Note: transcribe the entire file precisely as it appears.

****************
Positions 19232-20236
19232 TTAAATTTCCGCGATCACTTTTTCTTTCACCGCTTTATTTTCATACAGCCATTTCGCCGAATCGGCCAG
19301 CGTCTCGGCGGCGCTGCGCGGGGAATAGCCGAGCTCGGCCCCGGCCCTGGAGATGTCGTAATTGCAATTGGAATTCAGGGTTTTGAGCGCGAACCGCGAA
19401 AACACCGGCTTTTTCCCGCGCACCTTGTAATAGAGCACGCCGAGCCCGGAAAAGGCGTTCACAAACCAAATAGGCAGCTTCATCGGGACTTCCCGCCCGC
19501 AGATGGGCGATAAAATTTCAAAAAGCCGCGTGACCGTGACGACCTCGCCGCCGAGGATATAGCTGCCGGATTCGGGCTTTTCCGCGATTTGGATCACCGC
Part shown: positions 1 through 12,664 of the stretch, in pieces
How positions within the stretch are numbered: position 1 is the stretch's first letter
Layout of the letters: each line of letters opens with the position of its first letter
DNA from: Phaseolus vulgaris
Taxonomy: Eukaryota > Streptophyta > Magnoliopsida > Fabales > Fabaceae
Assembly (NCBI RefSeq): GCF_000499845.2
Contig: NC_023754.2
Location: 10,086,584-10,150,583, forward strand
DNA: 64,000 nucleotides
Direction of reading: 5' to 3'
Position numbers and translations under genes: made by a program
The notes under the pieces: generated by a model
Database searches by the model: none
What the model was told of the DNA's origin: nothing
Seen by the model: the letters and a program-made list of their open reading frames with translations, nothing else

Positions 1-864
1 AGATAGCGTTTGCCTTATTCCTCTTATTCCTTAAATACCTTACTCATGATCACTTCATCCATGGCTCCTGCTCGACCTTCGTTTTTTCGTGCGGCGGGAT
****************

Positions 19232-20236
19232 TTAAATTTCCGCGATCACTTTTTCTTTCACCGCTTTATTTTCATACAGCCATTTCGCCGAATCGGCCAG
19301 CGTCTCGGCGGCGCTGCGCGGGGAATAGCCGAGCTCGGCCCCGGCCCTGGAGATGTCGTAATTGCAATTGGAATTCAGGGTTTTGAGCGCGAACCGCGAA
19401 AACACCGGCTTTTTCCCGCGCACCTTGTAATAGAGCACGCCGAGCCCGGAAAAGGCGTTCACAAACCAAATAGGCAGCTTCATCGGGACTTCCCGCCCGC
19501 AGATGGGCGATAAAATTTCAAAAAGCCGCGTGACCGTGACGACCTCGCCGCCGAGGATATAGCTGCCGGATTCGGGCTTTTCCGCGATTTGGATCACCGC
Part shown: positions 1 through 12,664 of the stretch, in pieces
How positions within the stretch are numbered: position 1 is the stretch's first letter
Layout of the letters: each line of letters opens with the position of its first letter
DNA from: Phaseolus vulgaris
Taxonomy: Eukaryota > Streptophyta > Magnoliopsida > Fabales > Fabaceae
Assembly (NCBI RefSeq): GCF_000499845.2
Contig: NC_023754.2
Location: 10,086,584-10,150,583, forward strand
DNA: 64,000 nucleotides
Direction of reading: 5' to 3'
Position numbers and translations under genes: made by a program
The notes under the pieces: generated by a model
Database searches by the model: none
What the model was told of the DNA's origin: nothing
Seen by the model: the letters and a program-made list of their open reading frames with translations, nothing else

Positions 1-864
1 AGATAGCGTTTGCCTTATTCCTCTTATTCCTTAAATACCTTACTCATGATCACTTCATCCATGGCTCCTGCTCGACCTTCGTTTTTTCGTGCGGCGGGAT